I wrote this poem below a few months ago.
I felt angry inside — why are there fewer words welling up inside of me? Why can’t I feel the intensity of sadness, of the beauty of the rising sun, the happiness rising in me over the sweet simple things in life?
Why is everything quieter?
Why do I not stay up nights with tears rolling down my face, or me wishing in my heart of my dreams, my heart full with hope?
I felt so much irony inside of me. I questioned who I was. I still do. What is my purpose? When my heart seeks for me to create — why is it that I battle social anxiety? When my heart seeks for me to get up and laugh and dance, why am I afraid? Why is it that I feel the science I pursue stifles me, chokes my energy, and is against the energy I believe I have been granted inside of me?
I realize now healing comes with a form of silence. overcoming trauma may mean my I subconsciously miss the chaos. This is confusing, but I am now aware.
I also realize I miss the time I had to write, to read, to dance, and the space I had. I know I must in the next stepping stone of my life, choose one that is far from the bustle…the treaded path I have run in circles. The streaks of mud, the mini pitter patter of my footsteps from long ago. My feet have grown, and yet my path hasn’t. I have taken circles after circles, tricking myself into the belief, that this must mean growth for my inner heart.
Continue reading “Color – facing numbness”
By Eric; https://tdnotion.com/
A few things happened this week that have me doing some self-reflection. The first was a patient who was discovered to have cancer. Massive, metastasized tumors that had spread everywhere. The brain was being shifted to one side due to the tumors. Inoperable. The patient was told there were weeks to a month left. It’s hard to grasp being told that sort of news. Seeing that numb, vacant look in a patient’s eyes as they try to process what they’ve been told… affects you.
And then we had a family member pass away a few days ago. It wasn’t completely unexpected, but it’s still not the phone call you expect as you go about the day-to-day minutia of life. During the memorial service a video montage of photos was played, showing the spectrum of his life. From a young vibrant man to elderly and frail. Many of the pictures I’d never seen before. Hilarious plaid and burgundy pants. Massive Elvis-like shirt collars. Vacation and travel photos. Images of holding his infant daughters and final pictures of him with his new grandchildren.
Seeing those images made me happy because it was clear he’d lived a full life. He saw the world, worked hard, and had a loving family to the end. He fully participated in life. He was a happy guy who never had a bad thing to say about anyone. He far exceeded the average life expectancy in this country. You can’t ask for much more. The patient who received the bad news won’t have that opportunity. It’s a stark contrast.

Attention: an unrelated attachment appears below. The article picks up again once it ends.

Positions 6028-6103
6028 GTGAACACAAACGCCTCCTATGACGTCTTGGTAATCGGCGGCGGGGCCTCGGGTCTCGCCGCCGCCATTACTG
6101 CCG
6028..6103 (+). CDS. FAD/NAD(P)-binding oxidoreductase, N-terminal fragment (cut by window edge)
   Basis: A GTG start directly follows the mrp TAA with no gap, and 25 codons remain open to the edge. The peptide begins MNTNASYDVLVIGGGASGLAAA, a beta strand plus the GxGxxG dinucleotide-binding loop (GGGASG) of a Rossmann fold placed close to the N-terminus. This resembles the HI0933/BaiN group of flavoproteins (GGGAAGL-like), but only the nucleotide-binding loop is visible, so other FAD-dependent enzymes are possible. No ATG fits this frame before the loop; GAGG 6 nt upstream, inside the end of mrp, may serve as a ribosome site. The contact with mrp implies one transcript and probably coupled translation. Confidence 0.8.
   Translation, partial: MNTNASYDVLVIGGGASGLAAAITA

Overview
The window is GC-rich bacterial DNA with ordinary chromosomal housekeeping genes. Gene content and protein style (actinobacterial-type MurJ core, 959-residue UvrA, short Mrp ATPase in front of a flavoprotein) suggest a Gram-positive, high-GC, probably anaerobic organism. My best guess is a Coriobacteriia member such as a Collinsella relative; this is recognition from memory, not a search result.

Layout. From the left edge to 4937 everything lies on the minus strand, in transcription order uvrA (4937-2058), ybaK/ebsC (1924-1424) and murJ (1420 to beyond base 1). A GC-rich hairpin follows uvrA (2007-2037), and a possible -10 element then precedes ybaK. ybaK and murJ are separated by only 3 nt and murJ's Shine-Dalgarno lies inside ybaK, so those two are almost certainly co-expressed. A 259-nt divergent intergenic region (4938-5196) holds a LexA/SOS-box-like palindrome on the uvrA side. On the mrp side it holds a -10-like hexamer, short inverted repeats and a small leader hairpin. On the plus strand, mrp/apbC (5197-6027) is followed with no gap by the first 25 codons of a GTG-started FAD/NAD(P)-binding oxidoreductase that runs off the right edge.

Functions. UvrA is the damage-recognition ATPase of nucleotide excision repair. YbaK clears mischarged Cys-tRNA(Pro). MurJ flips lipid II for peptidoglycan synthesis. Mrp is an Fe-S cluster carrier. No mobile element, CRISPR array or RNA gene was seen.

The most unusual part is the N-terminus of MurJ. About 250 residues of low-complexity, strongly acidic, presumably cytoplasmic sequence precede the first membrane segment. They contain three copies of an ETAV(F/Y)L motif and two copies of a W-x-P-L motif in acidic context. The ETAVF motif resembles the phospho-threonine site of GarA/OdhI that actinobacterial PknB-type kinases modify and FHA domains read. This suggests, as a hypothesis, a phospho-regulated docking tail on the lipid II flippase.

Continue reading “A Little Perspective is Good”
Fear, hopelessness and sorrow can cause us to try and separate ourselves from society, not just out of self-protection but, also, self-detachment or disassociation. It can be difficult to take any action because we lose touch with our self. Without the guidance of interests, passions and hopes, inertia can result.
I don’t know much about myself at the moment, but, I know that I sometimes am interested in reading and, also, history. I question myself whether these interests are just another means to avoid action and enable disassociation.
Moreover, they’re not consistent guides, as, for example, my choice of reading is irregular and depends a lot on chance. Lately, I have been mostly moved to leave my home for either walks in nature or to attend places of historical memory, especially, museums or cemeteries. In one case, this was triggered by reading a biography of a famous writer. I still don’t have a sense of taking necessary and important actions and have doubts about why I am doing things but, I do feel that these interests are worth holding onto for me.
Continue reading “Where to go? The struggle of disassociation and fear.”
Hetty describes both the technical challenge of editing her work and that of managing self-criticism and judgment. https://whothehellknows.home.blog/
As I go along, I’ve realized there are two components to my editing: the editing of the work and the editing of my mindset.
At first I was going to log the needed changes, but I quickly saw that that would be a novel unto itself.
To sum up what I’ve done so far—my first task was to read through the whole thing without giving into the urge to start line-editing and chopping and changing things right away. I was becoming distracted by all the highlights, headings, and red sarcastic asides, so I copied and pasted the story into a new document and removed all the formatting, leaving plain text only.
Continue reading “Be still, my pounding, leaping, A-fib heart – editing a novel”